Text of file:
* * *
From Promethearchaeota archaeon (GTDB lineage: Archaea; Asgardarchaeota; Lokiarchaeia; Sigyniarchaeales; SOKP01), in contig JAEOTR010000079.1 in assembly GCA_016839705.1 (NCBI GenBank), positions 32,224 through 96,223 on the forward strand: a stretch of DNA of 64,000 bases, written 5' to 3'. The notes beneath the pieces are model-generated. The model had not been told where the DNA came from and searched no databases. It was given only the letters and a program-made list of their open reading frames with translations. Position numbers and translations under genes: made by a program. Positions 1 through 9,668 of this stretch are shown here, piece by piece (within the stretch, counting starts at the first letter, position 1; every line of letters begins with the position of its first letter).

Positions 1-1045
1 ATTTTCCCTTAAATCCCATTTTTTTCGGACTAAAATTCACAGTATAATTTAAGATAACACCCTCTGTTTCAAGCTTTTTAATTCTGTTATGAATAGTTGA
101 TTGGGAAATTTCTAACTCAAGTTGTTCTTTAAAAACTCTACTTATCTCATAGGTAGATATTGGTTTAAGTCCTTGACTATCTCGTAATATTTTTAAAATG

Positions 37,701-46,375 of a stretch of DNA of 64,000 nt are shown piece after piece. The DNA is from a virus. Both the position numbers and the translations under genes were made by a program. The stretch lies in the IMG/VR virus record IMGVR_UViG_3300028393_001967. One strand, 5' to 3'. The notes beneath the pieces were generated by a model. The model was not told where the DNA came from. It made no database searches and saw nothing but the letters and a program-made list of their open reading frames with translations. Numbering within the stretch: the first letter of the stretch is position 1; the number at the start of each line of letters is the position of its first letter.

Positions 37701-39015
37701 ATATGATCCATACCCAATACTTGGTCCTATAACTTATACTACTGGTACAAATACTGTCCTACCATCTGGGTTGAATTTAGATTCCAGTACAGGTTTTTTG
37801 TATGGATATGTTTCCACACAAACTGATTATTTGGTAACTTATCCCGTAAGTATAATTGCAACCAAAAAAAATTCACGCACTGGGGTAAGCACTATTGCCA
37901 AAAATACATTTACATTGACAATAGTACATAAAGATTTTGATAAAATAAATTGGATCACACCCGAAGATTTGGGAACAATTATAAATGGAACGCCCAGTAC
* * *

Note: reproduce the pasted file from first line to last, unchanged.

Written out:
From Promethearchaeota archaeon (GTDB lineage: Archaea; Asgardarchaeota; Lokiarchaeia; Sigyniarchaeales; SOKP01), in contig JAEOTR010000079.1 in assembly GCA_016839705.1 (NCBI GenBank), positions 32,224 through 96,223 on the forward strand: a stretch of DNA of 64,000 bases, written 5' to 3'. The notes beneath the pieces are model-generated. The model had not been told where the DNA came from and searched no databases. It was given only the letters and a program-made list of their open reading frames with translations. Position numbers and translations under genes: made by a program. Positions 1 through 9,668 of this stretch are shown here, piece by piece (within the stretch, counting starts at the first letter, position 1; every line of letters begins with the position of its first letter).

Positions 1-1045
1 ATTTTCCCTTAAATCCCATTTTTTTCGGACTAAAATTCACAGTATAATTTAAGATAACACCCTCTGTTTCAAGCTTTTTAATTCTGTTATGAATAGTTGA
101 TTGGGAAATTTCTAACTCAAGTTGTTCTTTAAAAACTCTACTTATCTCATAGGTAGATATTGGTTTAAGTCCTTGACTATCTCGTAATATTTTTAAAATG

Positions 37,701-46,375 of a stretch of DNA of 64,000 nt are shown piece after piece. The DNA is from a virus. Both the position numbers and the translations under genes were made by a program. The stretch lies in the IMG/VR virus record IMGVR_UViG_3300028393_001967. One strand, 5' to 3'. The notes beneath the pieces were generated by a model. The model was not told where the DNA came from. It made no database searches and saw nothing but the letters and a program-made list of their open reading frames with translations. Numbering within the stretch: the first letter of the stretch is position 1; the number at the start of each line of letters is the position of its first letter.

Positions 37701-39015
37701 ATATGATCCATACCCAATACTTGGTCCTATAACTTATACTACTGGTACAAATACTGTCCTACCATCTGGGTTGAATTTAGATTCCAGTACAGGTTTTTTG
37801 TATGGATATGTTTCCACACAAACTGATTATTTGGTAACTTATCCCGTAAGTATAATTGCAACCAAAAAAAATTCACGCACTGGGGTAAGCACTATTGCCA
37901 AAAATACATTTACATTGACAATAGTACATAAAGATTTTGATAAAATAAATTGGATCACACCCGAAGATTTGGGAACAATTATAAATGGAACGCCCAGTAC